Major British business figures warned Prime Minister David Cameron on Wednesday that the renegotiation of the country's relationship with Europe could risk its exit from the EU, with "damaging" consequences for the economy and businesses.
Ten top business leaders -- including Virgin tycoon Richard Branson, WPP advertising agency chief executive Martin Sorrell and Rio Tinto chairman Jan du Plessis -- also called for "urgent" EU reform in an open letter to the Financial Times.
"We urgently need more EU reform, not least of the working time directive and the antiquated EU budget, and completion of the single market in services such as digital, telecoms and energy," the letter read.
"Britain should be forthright in seeking the lead to achieve these changes. But equally, we must be very careful not to call for a wholesale renegotiation of our EU membership, which would certainly be rejected."
Cameron is due to give a major speech this month about Britain's strained relationship with the EU, but has already said he wants to renegotiate the conditions of its membership with the 27-country bloc.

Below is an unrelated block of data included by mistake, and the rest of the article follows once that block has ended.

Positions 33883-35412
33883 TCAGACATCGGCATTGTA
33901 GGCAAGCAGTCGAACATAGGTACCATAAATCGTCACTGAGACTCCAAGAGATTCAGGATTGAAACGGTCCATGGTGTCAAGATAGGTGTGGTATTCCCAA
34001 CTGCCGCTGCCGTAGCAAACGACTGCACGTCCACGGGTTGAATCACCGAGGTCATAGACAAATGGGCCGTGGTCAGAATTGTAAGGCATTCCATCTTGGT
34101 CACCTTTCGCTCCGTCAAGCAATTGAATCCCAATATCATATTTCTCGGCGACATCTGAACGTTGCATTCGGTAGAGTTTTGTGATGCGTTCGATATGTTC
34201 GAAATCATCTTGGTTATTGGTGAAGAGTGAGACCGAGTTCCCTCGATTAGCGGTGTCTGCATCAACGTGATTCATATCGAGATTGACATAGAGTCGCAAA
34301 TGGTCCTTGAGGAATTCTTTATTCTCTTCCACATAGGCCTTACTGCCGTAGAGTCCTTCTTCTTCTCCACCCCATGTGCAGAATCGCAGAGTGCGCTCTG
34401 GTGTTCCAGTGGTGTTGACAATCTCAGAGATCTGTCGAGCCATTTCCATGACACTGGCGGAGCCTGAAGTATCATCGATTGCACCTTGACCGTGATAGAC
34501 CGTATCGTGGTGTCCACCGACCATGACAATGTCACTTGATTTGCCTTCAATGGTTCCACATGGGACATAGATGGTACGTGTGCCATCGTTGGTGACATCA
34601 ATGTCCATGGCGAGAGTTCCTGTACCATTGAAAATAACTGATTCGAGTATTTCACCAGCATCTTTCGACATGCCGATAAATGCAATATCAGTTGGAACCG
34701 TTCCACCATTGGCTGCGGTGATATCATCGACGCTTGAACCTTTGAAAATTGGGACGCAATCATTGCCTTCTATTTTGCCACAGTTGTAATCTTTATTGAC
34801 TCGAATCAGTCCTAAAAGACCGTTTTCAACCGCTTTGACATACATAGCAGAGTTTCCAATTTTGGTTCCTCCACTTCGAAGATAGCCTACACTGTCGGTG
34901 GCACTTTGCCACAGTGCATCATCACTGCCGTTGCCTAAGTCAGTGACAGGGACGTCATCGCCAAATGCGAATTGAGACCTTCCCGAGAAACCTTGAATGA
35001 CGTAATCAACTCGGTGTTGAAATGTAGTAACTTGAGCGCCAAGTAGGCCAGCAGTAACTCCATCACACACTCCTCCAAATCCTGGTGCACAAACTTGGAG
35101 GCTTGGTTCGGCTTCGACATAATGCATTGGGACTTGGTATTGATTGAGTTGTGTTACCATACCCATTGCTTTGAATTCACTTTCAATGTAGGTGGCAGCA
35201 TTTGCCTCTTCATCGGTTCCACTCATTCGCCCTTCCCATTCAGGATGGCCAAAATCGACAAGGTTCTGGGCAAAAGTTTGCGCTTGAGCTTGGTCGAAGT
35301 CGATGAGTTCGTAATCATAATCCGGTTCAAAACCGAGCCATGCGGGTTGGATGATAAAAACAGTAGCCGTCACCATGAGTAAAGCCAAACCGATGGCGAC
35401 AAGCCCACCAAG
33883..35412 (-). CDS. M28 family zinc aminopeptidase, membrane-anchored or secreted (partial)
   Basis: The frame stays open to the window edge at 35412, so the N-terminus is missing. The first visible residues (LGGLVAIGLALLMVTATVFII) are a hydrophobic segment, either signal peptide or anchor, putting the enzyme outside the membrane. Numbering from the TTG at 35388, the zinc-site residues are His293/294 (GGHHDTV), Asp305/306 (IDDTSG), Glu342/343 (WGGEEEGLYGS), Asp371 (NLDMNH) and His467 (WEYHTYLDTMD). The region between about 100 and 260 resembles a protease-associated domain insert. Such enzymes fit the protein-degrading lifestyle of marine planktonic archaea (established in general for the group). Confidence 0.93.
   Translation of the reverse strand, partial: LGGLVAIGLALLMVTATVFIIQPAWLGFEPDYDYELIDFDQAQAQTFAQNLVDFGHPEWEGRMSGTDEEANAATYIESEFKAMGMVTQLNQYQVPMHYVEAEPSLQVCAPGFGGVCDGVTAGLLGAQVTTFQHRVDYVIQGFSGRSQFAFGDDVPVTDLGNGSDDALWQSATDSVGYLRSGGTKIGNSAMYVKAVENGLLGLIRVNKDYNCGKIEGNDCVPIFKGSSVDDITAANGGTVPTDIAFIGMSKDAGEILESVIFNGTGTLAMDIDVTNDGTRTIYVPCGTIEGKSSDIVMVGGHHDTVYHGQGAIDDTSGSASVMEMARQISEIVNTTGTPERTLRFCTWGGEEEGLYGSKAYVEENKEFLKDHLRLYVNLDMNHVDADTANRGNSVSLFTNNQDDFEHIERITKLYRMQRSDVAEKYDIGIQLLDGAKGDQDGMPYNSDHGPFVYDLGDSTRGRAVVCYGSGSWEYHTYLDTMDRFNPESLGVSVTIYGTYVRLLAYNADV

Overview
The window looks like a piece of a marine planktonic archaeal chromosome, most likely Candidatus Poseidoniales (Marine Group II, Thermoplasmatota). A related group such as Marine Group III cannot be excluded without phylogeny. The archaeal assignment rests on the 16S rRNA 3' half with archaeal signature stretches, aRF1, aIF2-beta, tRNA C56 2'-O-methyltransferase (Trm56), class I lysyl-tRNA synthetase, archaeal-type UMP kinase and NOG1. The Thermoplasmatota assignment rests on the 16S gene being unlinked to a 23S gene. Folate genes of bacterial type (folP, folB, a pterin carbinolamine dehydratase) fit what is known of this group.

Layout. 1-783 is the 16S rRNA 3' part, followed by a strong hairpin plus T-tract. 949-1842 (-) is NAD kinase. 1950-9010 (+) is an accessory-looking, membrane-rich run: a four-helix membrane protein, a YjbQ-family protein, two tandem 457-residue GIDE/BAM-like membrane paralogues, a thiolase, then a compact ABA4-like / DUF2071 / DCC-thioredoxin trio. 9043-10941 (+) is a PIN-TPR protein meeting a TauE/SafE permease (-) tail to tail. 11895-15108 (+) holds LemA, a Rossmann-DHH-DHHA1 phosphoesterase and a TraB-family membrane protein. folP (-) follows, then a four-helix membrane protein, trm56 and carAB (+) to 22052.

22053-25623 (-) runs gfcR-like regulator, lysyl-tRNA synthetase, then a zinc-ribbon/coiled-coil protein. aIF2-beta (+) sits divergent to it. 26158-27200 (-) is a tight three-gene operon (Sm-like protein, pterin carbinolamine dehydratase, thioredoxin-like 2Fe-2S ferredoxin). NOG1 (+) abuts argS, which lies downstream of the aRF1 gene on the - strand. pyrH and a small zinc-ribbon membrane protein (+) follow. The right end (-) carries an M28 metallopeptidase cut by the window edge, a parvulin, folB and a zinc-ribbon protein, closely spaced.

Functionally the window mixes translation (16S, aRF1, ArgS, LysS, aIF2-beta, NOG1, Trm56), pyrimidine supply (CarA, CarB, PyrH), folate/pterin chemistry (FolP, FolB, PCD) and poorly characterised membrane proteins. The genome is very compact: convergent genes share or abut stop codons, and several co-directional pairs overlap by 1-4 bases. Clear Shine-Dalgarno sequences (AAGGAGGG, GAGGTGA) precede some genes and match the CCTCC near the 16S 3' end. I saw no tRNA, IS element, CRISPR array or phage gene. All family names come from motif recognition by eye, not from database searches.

"To call for such a move in these circumstances would be to put our membership of the EU at risk and create damaging uncertainty for British business, which are the last things the prime minister would want to do," the letter added.
"We need a strong reformed EU with Britain at the heart of it."
The premier had vowed on Sunday that he wanted to serve as prime minister until at least 2020 to oversee a range of reforms -- including a renegotiation of Britain's relationship with Europe.
The letter was also signed by Roger Carr, president of powerful business lobby the Confederation of British Industry (CBI), as well as London Stock Exchange chairman Chris Gibson-Smith and BT chairman Michael Rake.